I want to tell you about the experience of building test automation from scratch, when there is either no testing at all on the project, or its degree is minimal.
I hope the article will be useful for novice engineers or managers.
When to do autotests?
The short answer is as early as possible.
And the full one will be revealed below. In any case, when the project has been running for 3 years, and everything was checked manually, life becomes very monotonous. And it is problematic to automate a park of 5,000 scenarios in a month or two. As a rule, in such projects, you will have to start working out the scripts again. Because it will be faster. And it’s not a fact that the old ones can be automated without significant changes.
Because autotests are:
- Accumulate scenarios for regression
The larger the pool of automated scripts, the more likely it is to find a regression, especially if the data changes with each run.
If the autotest was stable for a long time and suddenly crashed on some branch, then: a) the requirements were changed, b) bug, c) infrastructure failed.
If the requirements were changed, the autotest should go for redesign along with reworking the main functionality. That is why testers take part in the approval of technical specifications.
If a test run is automatically linked to a task, then no one can say that it has not been tested. Or vice versa, it can. In general, there are definitely fewer problems.
If each test meets the boring conditions:
Precondition – Test – Postcondition
It is easy to automate such tests. And then it’s easy to parallelize. Because they get independent.
The number of threads – how many test servers will withstand and not to interfere with others.
The second point is speed itself. In manual mode, clicking on the creation of a product, its search, and purchase in the online store takes 5 minutes. 4 browsers. Total 20 minutes. In just one small scenario.
The autotest for this scenario takes 1.5 minutes. But on 8 browsers. (Latest and penultimate versions of each browser).
Where to begin?
With custom scripts. The value of atomic tests drops all the time, especially on microservices. And in general, in an ideal world, this is the area of responsibility of the programmer. Such errors should be detected during the unit testing phase.
Accordingly, the logic 1 test – 1 user case (business scenario) is closest to reality. There are, of course, difficulties with the preparation of data, for example, in the case of an online store, the card payment process requires the presence of things in the basket, and either data for a new user, or authorization data for an existing one.
Yes, sometimes preconditions take longer than the test, but when reusing scripts, it does not carry any complexity.
Which scripts to automate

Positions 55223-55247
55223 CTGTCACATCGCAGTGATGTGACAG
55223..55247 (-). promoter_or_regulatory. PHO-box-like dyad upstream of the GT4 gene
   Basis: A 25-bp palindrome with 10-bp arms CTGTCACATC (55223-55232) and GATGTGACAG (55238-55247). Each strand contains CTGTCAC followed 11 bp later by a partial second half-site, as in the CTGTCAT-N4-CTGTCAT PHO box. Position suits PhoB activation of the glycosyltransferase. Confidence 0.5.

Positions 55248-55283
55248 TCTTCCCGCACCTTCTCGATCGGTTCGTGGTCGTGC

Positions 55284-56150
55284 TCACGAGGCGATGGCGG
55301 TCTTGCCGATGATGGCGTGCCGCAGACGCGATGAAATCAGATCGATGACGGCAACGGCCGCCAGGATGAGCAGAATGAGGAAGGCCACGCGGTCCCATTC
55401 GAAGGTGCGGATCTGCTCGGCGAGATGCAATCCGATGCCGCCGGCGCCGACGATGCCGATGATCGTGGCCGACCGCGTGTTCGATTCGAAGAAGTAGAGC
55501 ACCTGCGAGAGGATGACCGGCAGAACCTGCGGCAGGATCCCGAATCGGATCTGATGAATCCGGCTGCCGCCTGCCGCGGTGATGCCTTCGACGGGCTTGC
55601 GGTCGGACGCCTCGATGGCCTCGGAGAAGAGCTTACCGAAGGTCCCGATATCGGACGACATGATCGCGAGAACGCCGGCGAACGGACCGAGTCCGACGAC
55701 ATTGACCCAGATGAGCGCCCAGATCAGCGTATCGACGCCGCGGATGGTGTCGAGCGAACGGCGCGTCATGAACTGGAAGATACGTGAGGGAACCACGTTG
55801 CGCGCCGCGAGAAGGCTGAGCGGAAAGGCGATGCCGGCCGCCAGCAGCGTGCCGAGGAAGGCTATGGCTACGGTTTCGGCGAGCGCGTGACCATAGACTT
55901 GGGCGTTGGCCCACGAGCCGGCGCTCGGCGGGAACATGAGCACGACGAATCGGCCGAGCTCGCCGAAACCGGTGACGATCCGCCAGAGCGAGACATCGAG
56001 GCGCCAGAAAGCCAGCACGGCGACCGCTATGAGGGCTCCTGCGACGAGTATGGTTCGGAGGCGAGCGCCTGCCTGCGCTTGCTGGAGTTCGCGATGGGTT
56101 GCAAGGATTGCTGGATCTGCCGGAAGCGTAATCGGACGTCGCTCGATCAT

Least changeable in the short term.
Or the most commonly used ones. It makes sense to help manual testing generate test data. For example, in the bulletin board, it makes sense to automate the creation of announcements, because further, any scenario requires a generated ad.
Choosing a scenario
Let’s say we have an online store.
There is an admin panel, there is a client and admin front.
There is an API that serves all this.
Where to start automation?
Let’s take a look.
There are clients, there are employees. The client has the first case – viewing and searching for an item, adding it to the cart, and design.
The most common scenario for an employee is adding a product card.
Test Automation Framework
What is the purpose of a Test Automation Framework? What challenges does it solve for the development team?
In agile development, you might not have enough time to automate your new features in time, so you might be creating automated scripts, duplicating a lot of code in many places.
Refactoring code is an inherent part of software development to avoid building up a huge tech debt. This also applies to test automation; by refactoring your automated scripts, you will improve readability and maintenance in the long run.
When creating a Test Automation Framework, we should consider the following main points:
- To be able to create automated tests quickly by using appropriate abstraction layers
- The framework should have meaningful logging and reporting structure
- Should be easily maintainable and extendable
- Should be simple enough for testers to write automated tests
- A retry mechanism to rerun failed tests – this is especially useful for WebDriver UI tests
I would suggest avoiding building selenium framework from scratch, nowadays there are a lot of open-source selenium frameworks, which already have all the necessary features.
Final parting words
My article does not claim to be a universal pill that can be used anytime, anywhere. All projects are very different, all teams are very different – each must build its own best path by itself, often it is the quintessence of different approaches and tools. Even the famous Scrum, how many projects I have seen, each one professes in his own way 🙂 I do not believe in strict instructions at all, I believe that they are needed as guidelines, but you need to act according to the situation.
However, the IT world is developing, and more and more people are coming to it, so I am sure that among those who read this material there will certainly be someone who will be helped by my little instructions to choose the right path.